Renamed Macbeth.Slapeloos (Macbeth.Sleepless), through this prolific director’s goggles the viewer is given a conceptual look at the emotional and psychological effects that all of Macbeth (Dawid Minnaar) and his wife’s (Anna-Mart van der Merwe) violent scheming will eventually have on their sleeping patterns. The production runs till February 21.

Edwin van der Walt, Dawid Minnaar, Antoinette Kellermann, Anna-Mart van der Merwe, Senzo Madikane and Jana Cilliers in Macbeth.slapeloos
Edwin van der Walt, Dawid Minnaar, Antoinette Kellermann, Anna-Mart van der Merwe, Senzo Madikane and Jana Cilliers in Macbeth.slapeloos

“As an institution the Baxter has always been interested in Afrikaans theatre. The idea behind the Afrikaans Season was to market it in a way that would create a sensation,” says Baxter CEO and artistic director Lara Foot.

“By doing a season, as opposed to sporadic presentations such as Rondomskrik last year, we’ve put together the cream of current Afrikaans theatre. These three productions have all done extremely well on the festival circuit in 2014.”

While seasoning the plays together has so far reaped good rewards in terms of bums on seats, Foot adds that she also sees this venture as a way for the Baxter to provide “a home” for Afrikaans theatre in Cape Town.

“Here these theatremakers are treated the way they deserve to be. They are being provided with the full technical and logistical support that the Baxter offers. We are very excited about developing non-English audiences.”

Referring to Afrikaans theatre’s place within the broader industry, she adds that one of the qualities she admires the most about its practitioners is that they take the art of theatre seriously.

“Obviously I’m talking about a specific group of theatremakers, such as the Marthinus Bassons and Jaco Bouwers of the world. Those who demonstrate a real intellectual and artistic approach to their work.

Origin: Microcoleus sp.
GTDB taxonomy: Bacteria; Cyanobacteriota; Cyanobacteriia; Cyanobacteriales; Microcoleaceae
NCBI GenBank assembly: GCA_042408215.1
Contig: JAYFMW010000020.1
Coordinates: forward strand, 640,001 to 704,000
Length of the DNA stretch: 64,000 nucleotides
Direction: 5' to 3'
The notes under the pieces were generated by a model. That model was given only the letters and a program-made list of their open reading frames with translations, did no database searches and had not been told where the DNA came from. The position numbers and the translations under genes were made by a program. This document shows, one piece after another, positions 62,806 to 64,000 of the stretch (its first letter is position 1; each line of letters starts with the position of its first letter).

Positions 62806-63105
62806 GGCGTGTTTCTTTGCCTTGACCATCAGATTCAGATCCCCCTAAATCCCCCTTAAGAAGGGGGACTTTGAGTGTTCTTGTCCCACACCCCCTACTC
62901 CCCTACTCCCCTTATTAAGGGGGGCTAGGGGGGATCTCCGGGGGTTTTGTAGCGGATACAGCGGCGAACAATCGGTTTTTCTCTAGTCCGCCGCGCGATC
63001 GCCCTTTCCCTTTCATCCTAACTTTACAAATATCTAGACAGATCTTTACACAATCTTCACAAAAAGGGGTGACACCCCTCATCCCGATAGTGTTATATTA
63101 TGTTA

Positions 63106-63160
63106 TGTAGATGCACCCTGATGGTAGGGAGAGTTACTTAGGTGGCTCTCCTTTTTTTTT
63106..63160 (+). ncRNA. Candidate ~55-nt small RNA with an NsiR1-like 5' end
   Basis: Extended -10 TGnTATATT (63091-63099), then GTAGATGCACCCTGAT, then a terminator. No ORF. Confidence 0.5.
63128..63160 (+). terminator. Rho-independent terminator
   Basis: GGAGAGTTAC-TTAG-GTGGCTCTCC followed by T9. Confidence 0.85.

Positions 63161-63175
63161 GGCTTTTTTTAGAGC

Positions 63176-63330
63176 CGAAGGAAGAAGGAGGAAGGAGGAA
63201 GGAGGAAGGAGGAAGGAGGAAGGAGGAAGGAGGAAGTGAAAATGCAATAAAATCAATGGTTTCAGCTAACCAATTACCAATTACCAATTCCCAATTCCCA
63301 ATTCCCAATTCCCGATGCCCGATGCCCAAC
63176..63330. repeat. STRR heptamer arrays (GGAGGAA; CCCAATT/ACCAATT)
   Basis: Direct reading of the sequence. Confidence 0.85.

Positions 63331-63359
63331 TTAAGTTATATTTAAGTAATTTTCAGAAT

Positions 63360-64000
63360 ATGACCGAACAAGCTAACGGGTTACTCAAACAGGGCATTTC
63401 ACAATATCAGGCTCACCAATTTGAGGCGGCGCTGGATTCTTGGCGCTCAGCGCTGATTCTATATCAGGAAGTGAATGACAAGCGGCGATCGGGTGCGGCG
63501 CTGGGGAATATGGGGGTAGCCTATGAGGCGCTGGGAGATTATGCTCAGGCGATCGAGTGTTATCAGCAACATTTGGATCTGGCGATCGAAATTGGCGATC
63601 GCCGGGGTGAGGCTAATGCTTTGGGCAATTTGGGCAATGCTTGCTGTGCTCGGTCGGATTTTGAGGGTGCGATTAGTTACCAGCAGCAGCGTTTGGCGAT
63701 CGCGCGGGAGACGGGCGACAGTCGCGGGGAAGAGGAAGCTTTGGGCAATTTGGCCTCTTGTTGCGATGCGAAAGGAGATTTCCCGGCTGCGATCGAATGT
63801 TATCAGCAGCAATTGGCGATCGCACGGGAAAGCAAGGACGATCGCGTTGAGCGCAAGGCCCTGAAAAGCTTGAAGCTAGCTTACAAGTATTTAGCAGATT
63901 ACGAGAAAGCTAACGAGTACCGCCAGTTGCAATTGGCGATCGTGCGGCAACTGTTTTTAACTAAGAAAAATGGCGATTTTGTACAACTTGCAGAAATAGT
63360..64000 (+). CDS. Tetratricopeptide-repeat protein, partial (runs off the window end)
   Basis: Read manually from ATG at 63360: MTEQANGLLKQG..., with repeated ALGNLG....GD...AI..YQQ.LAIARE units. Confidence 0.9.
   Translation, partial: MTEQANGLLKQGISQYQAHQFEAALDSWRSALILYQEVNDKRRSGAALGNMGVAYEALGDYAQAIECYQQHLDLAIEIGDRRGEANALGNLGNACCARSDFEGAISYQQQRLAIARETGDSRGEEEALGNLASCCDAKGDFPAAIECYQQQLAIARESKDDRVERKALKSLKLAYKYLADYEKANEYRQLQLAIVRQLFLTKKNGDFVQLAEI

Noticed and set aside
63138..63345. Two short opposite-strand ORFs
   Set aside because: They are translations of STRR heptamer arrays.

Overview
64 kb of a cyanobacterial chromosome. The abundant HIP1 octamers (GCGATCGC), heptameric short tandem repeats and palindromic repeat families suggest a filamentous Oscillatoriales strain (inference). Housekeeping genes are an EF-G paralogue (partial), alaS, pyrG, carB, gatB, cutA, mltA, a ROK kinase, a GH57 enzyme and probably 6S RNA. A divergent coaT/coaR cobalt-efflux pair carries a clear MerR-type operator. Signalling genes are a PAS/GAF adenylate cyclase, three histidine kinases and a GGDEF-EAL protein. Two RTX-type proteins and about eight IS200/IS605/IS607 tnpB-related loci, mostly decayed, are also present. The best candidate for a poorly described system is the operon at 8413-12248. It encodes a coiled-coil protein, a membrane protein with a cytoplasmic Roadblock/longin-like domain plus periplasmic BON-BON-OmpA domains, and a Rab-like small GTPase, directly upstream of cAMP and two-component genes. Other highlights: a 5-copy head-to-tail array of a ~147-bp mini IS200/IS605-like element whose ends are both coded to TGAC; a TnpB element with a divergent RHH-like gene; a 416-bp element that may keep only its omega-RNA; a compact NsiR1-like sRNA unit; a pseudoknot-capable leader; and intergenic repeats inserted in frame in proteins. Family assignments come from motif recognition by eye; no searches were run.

“People like Antoinette Kellermann or Anna-Mart van der Merwe. These are actresses who engage with their work in a truly artistic sense. They push the boundaries of performance.

“While I certainly can’t say that these qualities are specific to Afrikaans theatre, it is certainly one of its major attractions in the sense that it’s not geared towards commercialism, but rather intellectual encounters.”

A reason for the longstanding consistency in the quality of Afrikaans theatre, as well as a steady output of new scriptwriters, performers and directors over the years, Foot explains, is due to the value placed on these individuals by their community.

“Festivals such as KKNK, Aardklop (Potchefstroom) and Vryfees (Bloemfontein) are well attended and funded. There’s a sort of identity that is maintained through the work offered. That’s been important both politically and culturally.

“But while festivals have given these artists a life, it is dangerous to have them only rely on these events for a living. Sponsorships aren’t necessarily always maintained, or a drop in the economy could lead to less ticket sales next year.”

The solution, Foot argues, is to also give celebrated productions residencies and runs at established theatres outside of festivals.

“That is how you build an audience. We should be moving these works into theatres for lengthy runs with proper marketing and technical support.

“Simultaneously, we also want to avoid a marginilised or exclusive situation. When you come to the Baxter, we want you to know that there are all kinds of theatre being hosted under one roof. It’s not about Afrikaans theatre specifically. It’s about the best theatre.

Getting ready for Friday night’s (February 6) premiere of Macbeth.Slapeloos, she cites its veteran director as one of her personal career inspirations.

“Marthinus is incredibly imaginative and inventive. He speaks in a visual language. His productions will often combine language and iconography in order to blur the viewer’s senses. The result is a visceral experience that takes one into subconscious territory.

“Basson is the kind of director that burns lasting images into your mind. I can still remember specific set and prop elements from his first staging of Macbeth, and I must have seen it nearly 20 years ago!”

l Tickets are R100 – R120. To book, call Computicket at 0861 915 8000, or see

Steyn du Toit is a Cape Town-based freelance arts journalist. For any questions, please e-mail steyndutoit (at) gmail (dot) com.